Believers in a fair, loving God can have special trouble with the problem of suffering – it is hard to reconcile suffering with this kind of God.
One of the most ancient stories to deal with the spiritual side of suffering is found in the Book of Job.
Rabbi Harold Kushner used this story to describe suffering from a believer’s perspective in his 1981 book When Bad Things Happen to Good People.
This topic is so big that I feel like it deserves its own post. So we will move on to Kushner’s conclusions next week.
But I will Kushner’s words be the last here:
The conventional explanation, that God sends us the burden because He knows that we are strong enough to handle it, has it all wrong. Fate, not God, sends us the problem. When we try to deal with it, we find out that we are not strong. We are weak; we get tired, we get angry, overwhelmed. We begin to wonder how we will ever make it through all the years. But when we reach the limits of our own strength and courage, something unexpected happens. We find reinforcement coming from a source outside of ourselves. And in the knowledge that we are not alone, that God is on our side, we manage to go on.”9
Anyone interested in learning more about resilience will benefit from reading The Resilience Workbook by Dr. Glenn Schiraldi.
And if you found this post helpful, please share it. Thank you!
1 Tedeschi, R. G., Shakespeare-Finch, J., Taku, K., & Calhoun, L. G. (2018). Posttraumatic Growth: Theory, Research, and Applications. Routledge.
2 Greitens, E. (2016). Resilience: Hard-Won Wisdom for Living a Better Life. New York: Mariner Books. p.23.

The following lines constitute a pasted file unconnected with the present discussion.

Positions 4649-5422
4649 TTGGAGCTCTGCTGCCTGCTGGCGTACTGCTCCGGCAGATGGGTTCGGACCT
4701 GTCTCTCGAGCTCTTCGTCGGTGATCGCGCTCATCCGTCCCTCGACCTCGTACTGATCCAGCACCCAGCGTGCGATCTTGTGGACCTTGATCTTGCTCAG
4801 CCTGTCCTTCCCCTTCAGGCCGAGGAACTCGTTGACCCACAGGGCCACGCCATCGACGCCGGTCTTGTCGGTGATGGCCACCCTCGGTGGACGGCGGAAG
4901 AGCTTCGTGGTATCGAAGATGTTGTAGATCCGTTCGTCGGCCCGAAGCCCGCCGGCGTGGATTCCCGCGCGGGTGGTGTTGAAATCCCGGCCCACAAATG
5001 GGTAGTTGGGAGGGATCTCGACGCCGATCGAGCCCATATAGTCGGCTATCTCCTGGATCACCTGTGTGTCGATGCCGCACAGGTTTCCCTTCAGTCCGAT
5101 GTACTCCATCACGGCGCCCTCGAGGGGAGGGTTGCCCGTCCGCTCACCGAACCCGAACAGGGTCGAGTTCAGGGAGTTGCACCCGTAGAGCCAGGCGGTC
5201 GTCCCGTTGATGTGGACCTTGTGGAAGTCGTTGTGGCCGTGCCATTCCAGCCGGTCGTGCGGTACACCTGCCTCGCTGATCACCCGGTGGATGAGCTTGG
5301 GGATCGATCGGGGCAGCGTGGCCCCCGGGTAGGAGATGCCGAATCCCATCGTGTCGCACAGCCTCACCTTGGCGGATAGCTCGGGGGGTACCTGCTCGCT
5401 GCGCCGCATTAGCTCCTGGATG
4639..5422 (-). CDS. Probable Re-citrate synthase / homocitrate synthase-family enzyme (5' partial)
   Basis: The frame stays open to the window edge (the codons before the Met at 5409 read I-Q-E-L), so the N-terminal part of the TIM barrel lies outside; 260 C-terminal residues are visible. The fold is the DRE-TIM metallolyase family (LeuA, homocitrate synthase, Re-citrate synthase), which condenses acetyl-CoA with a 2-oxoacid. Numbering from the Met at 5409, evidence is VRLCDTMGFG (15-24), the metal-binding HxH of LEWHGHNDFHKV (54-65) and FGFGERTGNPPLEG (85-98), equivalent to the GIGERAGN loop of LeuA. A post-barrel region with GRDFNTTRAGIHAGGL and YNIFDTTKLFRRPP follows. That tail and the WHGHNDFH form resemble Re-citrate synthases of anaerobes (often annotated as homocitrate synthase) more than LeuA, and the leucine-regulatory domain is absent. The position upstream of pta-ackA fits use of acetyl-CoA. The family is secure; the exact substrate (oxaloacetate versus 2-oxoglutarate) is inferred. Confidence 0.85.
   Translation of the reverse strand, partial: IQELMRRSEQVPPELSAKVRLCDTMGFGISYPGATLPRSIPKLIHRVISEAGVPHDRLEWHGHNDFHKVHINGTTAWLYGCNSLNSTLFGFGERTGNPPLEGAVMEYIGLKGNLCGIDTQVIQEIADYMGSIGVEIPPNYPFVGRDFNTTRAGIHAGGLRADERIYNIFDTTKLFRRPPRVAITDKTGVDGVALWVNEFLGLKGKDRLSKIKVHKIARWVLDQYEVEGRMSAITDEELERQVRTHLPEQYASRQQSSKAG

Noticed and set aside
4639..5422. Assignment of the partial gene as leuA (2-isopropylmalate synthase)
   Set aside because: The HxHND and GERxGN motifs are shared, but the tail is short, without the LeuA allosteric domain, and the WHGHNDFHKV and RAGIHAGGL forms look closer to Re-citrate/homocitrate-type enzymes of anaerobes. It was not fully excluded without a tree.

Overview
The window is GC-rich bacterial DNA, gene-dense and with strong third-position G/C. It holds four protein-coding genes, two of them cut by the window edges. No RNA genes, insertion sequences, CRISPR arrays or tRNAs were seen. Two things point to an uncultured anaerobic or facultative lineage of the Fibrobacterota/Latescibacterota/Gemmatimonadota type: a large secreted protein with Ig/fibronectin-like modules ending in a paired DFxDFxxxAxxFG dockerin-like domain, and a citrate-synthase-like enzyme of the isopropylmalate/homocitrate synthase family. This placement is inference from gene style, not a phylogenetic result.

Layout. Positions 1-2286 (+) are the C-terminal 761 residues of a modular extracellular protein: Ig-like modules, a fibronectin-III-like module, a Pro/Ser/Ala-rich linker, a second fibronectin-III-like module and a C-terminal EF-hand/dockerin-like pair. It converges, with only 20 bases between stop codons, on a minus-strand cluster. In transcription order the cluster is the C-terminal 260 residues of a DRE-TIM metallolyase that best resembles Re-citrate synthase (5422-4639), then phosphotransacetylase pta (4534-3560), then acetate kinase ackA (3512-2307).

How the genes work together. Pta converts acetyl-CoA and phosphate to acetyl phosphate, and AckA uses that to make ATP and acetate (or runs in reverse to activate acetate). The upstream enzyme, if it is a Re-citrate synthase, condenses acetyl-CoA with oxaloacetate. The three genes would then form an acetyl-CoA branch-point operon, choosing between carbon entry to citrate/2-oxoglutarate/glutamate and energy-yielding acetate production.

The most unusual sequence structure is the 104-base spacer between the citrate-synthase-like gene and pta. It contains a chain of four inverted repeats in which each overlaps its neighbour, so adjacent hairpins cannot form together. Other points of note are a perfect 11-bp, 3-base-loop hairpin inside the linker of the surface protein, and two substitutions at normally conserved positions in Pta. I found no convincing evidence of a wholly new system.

3 Leahy, R. L. (2017). Cognitive therapy techniques: A practitioner’s guide. Guilford Publications. 344-346.
4 Polikoff, D. J. (2011). In the Image of Orpheus Rilke: a Soul History. Wilmette, Illinois: Chiron Publications. pp.585-588.
5 Rilke, R.M. From Sonnets to Orpheus II, Translation by Joanna Macy and Anita Barrows.
6 Leahy, R. L. (2017). Cognitive therapy techniques: A practitioner’s guide. Guilford Publications. 346-348.
7 Bonanno, G. A. (2004). Loss, trauma, and human resilience: Have we underestimated the human capacity to thrive after extremely aversive events?. American psychologist, 59(1), 20.
8 Leahy, R. L. (2017). Cognitive therapy techniques: A practitioner’s guide. Guilford Publications. p.360.
9 Kushner, H. (1983). When Bad Things Happen to Good People. New York: Avon Books. p.129.
Dr. Pamela Coburn-Litvak has published research articles on exercise and stress in Neuroscience and Neurobiology of Learning and Behavior. After receiving a Ph.D. in Neurobiology and Behavior from the State University of New York at Stony Brook, she served as both Assistant Professor of Physiology & Pharmacology and Special Assistant to the Vice President for Research Affairs at Loma Linda University in Loma Linda, California. She then joined the Biology department at Andrews University and developed courses in human physiology as well as the neurobiology of mental illness. She also founded Rock @ Science LLC, a company that specializes in health and science education and web development. She co-developed the brain and body physiology segment of the Stress: Beyond Coping seminar with its creator, Dr. William “Skip” MacCarty, DMin.
Dr. Coburn-Litvak currently lives in California with her husband. Their two daughters are mostly grown and attending school elsewhere.
When she’s not studying or teaching about stress, she enjoys stress-relieving activities like puttering around the garden, taking nature walks with her family, knitting, cooking, and reading.